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City celebrates $250K capital allocation from county board
McKeesport will receive more than $1 million in 2022 from the Allegheny Regional Asset District for improvements to Renziehausen Park as well as operating funds.
The $118 million RAD budget approved last week includes $783,525 in operating funds as well as $250,000 in capital funding for bleacher improvements, extensions to the walking trail, new exercise equipment, and upgrades to the Lions Bandshell and the dek-hockey court.
“We got what we believe is our full amount (requested),” said McKeesport Mayor Michael Cherepko. “We’re very grateful for RAD and if the media prints anything, I hope they print that.”
Cherepko said all of Renzie’s facilities were extremely busy during 2021, “possibly because everyone was locked up all last year with COVID.”
Renziehausen Park, along with Pittsburgh’s city parks and the Allegheny County parks system, is considered a regional asset.
“The park continues to look better,” Cherepko said. “We’re proud of that park. It’s a destination not just for our community, but for many communities.”
Dan Griffin, a member of the RAD allocations committee, said in a prepared release the board considers 2022 “the year of the parks.”
“Given their extensive use over the past two years, we want to ensure that our parks and trails are well resourced to remain safe and open spaces for the public,” Griffin said.
More than $7.8 million in capital grants from the Regional Asset District will support improvements to recreation areas, the board said in a press release.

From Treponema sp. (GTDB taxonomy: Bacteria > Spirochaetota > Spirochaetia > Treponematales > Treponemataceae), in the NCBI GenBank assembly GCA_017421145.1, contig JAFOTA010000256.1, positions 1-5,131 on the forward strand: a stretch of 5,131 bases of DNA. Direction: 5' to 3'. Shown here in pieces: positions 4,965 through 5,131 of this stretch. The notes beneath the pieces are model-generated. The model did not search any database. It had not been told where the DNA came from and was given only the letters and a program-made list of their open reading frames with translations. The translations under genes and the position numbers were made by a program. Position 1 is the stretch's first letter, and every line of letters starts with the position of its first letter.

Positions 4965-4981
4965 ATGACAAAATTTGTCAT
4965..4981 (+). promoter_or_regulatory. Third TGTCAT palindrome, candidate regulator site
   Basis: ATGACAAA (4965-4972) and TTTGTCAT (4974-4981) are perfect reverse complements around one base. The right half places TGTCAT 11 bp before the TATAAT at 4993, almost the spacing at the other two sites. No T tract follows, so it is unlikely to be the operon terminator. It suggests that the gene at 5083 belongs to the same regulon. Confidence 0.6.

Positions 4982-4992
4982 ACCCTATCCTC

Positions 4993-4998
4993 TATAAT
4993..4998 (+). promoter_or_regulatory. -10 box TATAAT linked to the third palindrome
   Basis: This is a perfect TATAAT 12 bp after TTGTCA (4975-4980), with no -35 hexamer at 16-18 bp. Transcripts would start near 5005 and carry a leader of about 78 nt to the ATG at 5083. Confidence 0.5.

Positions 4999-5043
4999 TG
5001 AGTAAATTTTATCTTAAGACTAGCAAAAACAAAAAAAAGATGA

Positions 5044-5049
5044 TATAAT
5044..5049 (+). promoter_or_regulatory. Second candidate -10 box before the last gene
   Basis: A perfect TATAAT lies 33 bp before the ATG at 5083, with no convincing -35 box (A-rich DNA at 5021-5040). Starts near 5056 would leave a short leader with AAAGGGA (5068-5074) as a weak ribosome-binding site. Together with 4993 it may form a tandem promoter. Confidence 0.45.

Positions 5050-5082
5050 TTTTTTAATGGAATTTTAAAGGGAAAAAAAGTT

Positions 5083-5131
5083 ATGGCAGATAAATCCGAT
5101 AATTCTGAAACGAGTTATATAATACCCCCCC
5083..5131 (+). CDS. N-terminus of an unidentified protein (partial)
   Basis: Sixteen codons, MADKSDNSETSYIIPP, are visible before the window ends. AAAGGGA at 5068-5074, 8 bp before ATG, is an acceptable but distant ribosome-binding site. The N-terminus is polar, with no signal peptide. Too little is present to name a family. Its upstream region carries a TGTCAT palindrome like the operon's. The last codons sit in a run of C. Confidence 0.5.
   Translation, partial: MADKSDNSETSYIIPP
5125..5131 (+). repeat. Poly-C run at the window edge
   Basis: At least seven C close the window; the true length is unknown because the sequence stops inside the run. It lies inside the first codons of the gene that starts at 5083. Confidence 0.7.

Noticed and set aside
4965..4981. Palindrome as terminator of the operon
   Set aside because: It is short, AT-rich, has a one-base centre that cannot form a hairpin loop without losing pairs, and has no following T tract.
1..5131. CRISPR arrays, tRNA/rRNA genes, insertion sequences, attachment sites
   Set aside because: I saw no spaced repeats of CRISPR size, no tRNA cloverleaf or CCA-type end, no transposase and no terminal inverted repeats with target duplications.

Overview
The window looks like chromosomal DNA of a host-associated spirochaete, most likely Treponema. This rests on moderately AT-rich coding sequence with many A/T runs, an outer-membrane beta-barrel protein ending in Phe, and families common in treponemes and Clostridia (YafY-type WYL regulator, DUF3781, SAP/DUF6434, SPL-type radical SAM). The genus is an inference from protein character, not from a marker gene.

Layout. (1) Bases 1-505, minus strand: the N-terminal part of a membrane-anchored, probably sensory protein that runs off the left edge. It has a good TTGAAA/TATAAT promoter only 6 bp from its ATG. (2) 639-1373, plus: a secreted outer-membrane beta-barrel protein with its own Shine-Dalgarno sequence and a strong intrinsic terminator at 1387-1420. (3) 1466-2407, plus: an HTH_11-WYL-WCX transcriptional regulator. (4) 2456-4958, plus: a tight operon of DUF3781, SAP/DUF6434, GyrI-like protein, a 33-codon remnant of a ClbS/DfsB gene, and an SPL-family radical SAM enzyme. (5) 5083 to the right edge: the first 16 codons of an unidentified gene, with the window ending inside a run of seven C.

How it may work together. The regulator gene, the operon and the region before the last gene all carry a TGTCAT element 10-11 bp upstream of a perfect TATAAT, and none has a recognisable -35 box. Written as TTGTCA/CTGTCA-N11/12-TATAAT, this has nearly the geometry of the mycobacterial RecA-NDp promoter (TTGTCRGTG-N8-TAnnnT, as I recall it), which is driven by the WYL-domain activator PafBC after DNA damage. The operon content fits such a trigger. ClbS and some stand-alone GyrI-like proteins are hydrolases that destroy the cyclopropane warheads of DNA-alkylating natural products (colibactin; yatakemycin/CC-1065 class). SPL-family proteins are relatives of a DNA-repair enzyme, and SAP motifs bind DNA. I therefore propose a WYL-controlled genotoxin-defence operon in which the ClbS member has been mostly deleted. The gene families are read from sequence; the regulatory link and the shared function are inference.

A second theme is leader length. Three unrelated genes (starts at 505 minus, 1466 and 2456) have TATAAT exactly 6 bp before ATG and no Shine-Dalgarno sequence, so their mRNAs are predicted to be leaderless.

With a portion of the RAD capital funding for 2022, Cherepko and city Administrator Tom Maglicco said McKeesport is planning to install new fitness stations like ones found at Allegheny County’s South Park.
The mayor said the Renzie bandshell has become a destination point of its own because of the Labor Day weekend ribfest, the summer concert series and other events. Improvements to the facility will include exterior repairs and updated bathrooms, Cherepko said.
Several small extensions to the walking trail are planned, he said.
Cherepko thanked members of city council for approving capital improvements to the park from McKeesport’s own funds. Over the past three years, city public works crews have repaved and repaired portions of the walking trail. Signage has been upgraded and air-conditioning was installed at Jacob Woll Pavilion.
“Kudos to each of you for making investments into Renzie Park,” he said. “I think the RAD board sees that.”
Over the past 28 years, Renziehausen Park has received nearly $20 million in RAD funding, according to the board’s website.
The Regional Asset District is funded by Allegheny County’s 1 percent sales tax. The 2022 budget is the largest ever approved by the RAD board, which is projecting total revenue for 2021 of $109 million — the highest on record and a 9 percent increase over 2020, which was marked by lockdowns and closures, especially in the hospitality industry.
The seven-member RAD board is chaired by Dusty Elias Kirk, an attorney and partner at the law firm of Reed Smith. Four members of the board are appointed by the Allegheny County chief executive, two members are appointed by the mayor of Pittsburgh and one member is appointed at-large.
Other grants of local interest include:
Allegheny County Parks: $23.4 million in operating funds and $3.5 million in capital improvements for nine county parks, including Boyce, Round Hill, South and White Oak
Allegheny County Library Association: $7.1 million in operating funds (includes Carnegie Library of McKeesport)
Four new regional assets received funding for 2022: Brew House Association, Radiant Hall Studios, Riverlife and the Rivers of Steel Heritage Association.
Originally published December 09, 2021.